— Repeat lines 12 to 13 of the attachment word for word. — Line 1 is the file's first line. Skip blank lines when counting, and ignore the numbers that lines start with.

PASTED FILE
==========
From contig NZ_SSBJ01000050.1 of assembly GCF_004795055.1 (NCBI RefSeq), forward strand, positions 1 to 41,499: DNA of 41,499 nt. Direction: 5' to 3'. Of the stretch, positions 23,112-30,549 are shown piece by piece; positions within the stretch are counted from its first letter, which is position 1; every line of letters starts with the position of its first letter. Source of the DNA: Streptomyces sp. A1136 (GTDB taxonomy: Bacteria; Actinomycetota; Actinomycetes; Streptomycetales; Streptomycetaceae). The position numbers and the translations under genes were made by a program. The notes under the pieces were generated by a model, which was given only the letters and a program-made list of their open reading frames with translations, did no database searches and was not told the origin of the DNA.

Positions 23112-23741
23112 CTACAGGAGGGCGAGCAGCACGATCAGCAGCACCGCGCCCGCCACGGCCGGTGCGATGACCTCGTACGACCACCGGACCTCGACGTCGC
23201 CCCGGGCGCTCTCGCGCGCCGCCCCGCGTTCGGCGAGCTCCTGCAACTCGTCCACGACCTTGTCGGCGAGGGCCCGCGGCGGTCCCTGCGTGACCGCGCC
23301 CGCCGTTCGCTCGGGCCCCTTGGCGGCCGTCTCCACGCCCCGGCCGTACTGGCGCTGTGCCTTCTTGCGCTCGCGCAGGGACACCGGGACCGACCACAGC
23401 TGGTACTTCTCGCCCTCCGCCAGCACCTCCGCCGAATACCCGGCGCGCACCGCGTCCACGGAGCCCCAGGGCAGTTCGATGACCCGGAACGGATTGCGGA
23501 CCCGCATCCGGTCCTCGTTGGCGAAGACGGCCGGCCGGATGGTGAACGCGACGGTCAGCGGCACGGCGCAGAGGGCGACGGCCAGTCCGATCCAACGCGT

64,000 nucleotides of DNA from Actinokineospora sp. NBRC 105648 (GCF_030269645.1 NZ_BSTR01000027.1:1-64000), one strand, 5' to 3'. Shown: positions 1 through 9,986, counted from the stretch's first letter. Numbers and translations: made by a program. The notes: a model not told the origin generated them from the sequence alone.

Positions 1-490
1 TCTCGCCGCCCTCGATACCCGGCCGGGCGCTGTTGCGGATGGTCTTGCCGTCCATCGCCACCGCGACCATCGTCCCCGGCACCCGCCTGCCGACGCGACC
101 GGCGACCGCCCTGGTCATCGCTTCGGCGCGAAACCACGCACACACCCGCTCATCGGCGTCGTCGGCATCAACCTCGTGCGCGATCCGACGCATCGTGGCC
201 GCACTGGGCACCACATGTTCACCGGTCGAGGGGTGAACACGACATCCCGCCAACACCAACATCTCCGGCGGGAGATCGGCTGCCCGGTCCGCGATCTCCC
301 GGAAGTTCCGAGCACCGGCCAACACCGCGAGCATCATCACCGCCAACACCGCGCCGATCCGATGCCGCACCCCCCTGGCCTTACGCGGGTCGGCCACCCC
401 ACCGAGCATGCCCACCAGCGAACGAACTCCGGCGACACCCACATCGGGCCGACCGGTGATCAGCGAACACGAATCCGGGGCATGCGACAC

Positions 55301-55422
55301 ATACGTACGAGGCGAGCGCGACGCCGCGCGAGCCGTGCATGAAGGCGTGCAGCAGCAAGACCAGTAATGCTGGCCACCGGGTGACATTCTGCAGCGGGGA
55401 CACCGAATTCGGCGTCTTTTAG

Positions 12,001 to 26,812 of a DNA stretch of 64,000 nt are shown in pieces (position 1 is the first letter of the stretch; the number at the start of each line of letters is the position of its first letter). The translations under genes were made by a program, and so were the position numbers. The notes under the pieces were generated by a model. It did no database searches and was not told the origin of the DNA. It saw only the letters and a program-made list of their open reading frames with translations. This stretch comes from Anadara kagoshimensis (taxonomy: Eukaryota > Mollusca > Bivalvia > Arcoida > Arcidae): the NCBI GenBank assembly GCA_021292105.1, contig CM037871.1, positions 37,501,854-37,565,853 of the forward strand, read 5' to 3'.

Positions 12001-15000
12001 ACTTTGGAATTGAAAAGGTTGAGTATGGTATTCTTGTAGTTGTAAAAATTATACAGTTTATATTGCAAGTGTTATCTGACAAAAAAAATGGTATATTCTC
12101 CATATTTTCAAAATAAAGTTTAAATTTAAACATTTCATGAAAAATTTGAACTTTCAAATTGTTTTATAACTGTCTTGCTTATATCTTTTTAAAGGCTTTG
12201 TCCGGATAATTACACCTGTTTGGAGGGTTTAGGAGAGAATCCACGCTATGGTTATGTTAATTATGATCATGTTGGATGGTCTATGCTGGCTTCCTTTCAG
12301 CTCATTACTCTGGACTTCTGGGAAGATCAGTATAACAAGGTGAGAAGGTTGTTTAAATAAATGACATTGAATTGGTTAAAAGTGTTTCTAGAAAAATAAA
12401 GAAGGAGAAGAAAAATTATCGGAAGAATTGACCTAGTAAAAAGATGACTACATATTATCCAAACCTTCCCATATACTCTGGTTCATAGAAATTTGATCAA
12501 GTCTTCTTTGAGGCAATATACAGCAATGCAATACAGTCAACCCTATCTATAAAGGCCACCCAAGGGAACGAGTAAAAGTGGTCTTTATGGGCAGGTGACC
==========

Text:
201 GCACTGGGCACCACATGTTCACCGGTCGAGGGGTGAACACGACATCCCGCCAACACCAACATCTCCGGCGGGAGATCGGCTGCCCGGTCCGCGATCTCCC
301 GGAAGTTCCGAGCACCGGCCAACACCGCGAGCATCATCACCGCCAACACCGCGCCGATCCGATGCCGCACCCCCCTGGCCTTACGCGGGTCGGCCACCCC